Table 2 Physical properties of Red-Yellow Latosol soils - RYL, and Quartzarenic sandy soil - QN.  

Soil Sand Silt Clay Textural class
----------------------g kg-1-----------------------
RYL 404 142 454 Clay soil
QN 842 79 79 Sandy soil

The seedlings were transplanted into polyethylene pots and the herbicide treatments (atrazine, 2,4-D and water) were applied after a period of 60 days. The recommended herbicide dose (atrazine and 2,4-D) was divided into three stages (at 60, 81 and 102 days after seedlings transplantation) in order to simulate the leached compound, totaling 1.24 μL kg-1 and 3.3 μL kg-1 of soil, respectively. The applications were carried out using micropipettes directly applied into the containment plates placed below the pots, with the purpose of simulating water absorption by the plant roots from an underground source contaminated by these herbicides. Irrigation was performed via the containment plates throughout the experiment, not exceeding their field capacity.

The growth and development variables evaluated were: stem diameter (SD) two centimeters away from the soil, measured with the aid of a pachymeter; plant height (PH), measured with a ruler from the stem base up to the insertion of the last leaf, the number of leaves (NL), chlorophyll a and b content (Cla and Cl b) collected with the aid of a Falker® chlorophyll meter; and phytotoxicity (%) of the plants at 7, 14 and 21 days after each herbicide application. At the end, wet and dry shoot biomass (WSB and DSB) and root dry biomass (DRB) were determined.

The phytotoxicity evaluation was carried out visually according to the methodology and the score classification adapted from EWRC (1964) . Phytotoxicity score classification was: score 1 (absence of phytointoxication); 1.5 (very mild); 2 (mild); 2.5 (moderate); 3 (average); 3.5 (almost strong); 4 (strong); 4.5 (very strong) and 5 (plant death).

For the wet and dry biomass assessment, the plants were sectioned at the stem base, separating them into shoot and roots, and then weighed and dried in a forced ventilation oven at 65°C for approximately 72 hours until reaching constant mass.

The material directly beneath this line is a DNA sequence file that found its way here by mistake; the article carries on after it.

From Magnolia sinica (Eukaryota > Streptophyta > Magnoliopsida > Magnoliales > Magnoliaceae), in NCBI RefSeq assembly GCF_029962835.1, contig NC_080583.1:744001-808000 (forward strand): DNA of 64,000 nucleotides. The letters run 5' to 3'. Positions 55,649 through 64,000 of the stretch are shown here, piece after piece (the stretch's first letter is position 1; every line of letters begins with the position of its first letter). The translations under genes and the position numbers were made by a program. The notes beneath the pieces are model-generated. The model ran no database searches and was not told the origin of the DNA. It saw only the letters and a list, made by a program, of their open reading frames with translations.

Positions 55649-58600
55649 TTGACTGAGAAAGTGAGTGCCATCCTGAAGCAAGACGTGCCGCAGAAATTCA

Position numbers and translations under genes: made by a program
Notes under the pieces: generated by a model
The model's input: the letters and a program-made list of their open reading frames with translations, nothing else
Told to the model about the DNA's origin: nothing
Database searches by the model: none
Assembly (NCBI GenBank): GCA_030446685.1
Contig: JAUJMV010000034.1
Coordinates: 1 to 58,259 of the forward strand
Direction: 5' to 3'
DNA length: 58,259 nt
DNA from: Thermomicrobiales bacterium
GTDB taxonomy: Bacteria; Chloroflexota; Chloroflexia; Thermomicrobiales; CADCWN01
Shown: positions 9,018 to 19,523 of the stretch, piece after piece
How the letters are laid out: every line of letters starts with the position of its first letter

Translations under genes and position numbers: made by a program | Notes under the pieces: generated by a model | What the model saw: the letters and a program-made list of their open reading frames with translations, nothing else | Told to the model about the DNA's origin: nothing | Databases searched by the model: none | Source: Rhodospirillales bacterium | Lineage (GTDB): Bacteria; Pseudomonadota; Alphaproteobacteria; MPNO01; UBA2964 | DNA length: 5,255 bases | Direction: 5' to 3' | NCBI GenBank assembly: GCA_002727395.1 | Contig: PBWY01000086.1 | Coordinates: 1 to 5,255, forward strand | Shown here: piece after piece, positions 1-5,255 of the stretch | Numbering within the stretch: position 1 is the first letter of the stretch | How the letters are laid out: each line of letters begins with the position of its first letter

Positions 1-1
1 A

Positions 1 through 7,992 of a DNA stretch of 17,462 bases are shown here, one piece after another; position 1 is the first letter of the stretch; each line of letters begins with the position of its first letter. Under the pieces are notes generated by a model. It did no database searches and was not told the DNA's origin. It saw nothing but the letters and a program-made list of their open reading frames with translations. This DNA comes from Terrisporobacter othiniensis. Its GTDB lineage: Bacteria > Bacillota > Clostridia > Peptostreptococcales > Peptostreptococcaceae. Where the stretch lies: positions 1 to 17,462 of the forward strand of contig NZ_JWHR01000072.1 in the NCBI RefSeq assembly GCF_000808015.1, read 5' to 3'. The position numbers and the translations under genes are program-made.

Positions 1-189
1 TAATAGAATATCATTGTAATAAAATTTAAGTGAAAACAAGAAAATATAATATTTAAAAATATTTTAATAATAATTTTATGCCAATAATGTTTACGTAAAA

After removal of the forest species, the soil was turned and cucumber (Cucumis sativus ) was planted to indicate the presence of atrazine and 2,4-D residues in the soil. Thirty (30) days after planting the bioindicator species, stem diameter (SD), plant height (PH), number of leaves (NL), chlorophyll a and b (Cla and Clb) and plant phytotoxicity were evaluated.

The experimental design was in randomized blocks according to a 2x3x3 factorial design corresponding to two soils (Red-Yellow Latosol and Quartzarenic Neosol), three forest species ( Cecropia hololeuca, Eucalyptus grandis x Eucalyptus urophylla and Hymenea coubaril) and three herbicide solutions (atrazine, 2,4-D and water), with four replicates.

Data referring to the growth characteristics of the forest species were transformed into a percentage in relation to control, considering that they are different species with different developmental characteristics. The results were subsequently submitted to analysis of variance using the SISVAR program ( Ferreira, 2011 ), and the means were submitted to the Tukey test at 5% probability when significant.


3.1. Assessment of phytoremediation potential of forest species

Atrazine and 2,4-D herbicides caused phytotoxicity symptoms in all species studied. However, the intensity of the symptoms varied for each species.

The eucalyptus hybrid was the most tolerant species to herbicidal action, since it presented the lowest phytotoxicity at the end of the experiment for both treatments, corresponding to 20.31% for 2,4-D and 23.44% for atrazine, respectively ( Table 3 ).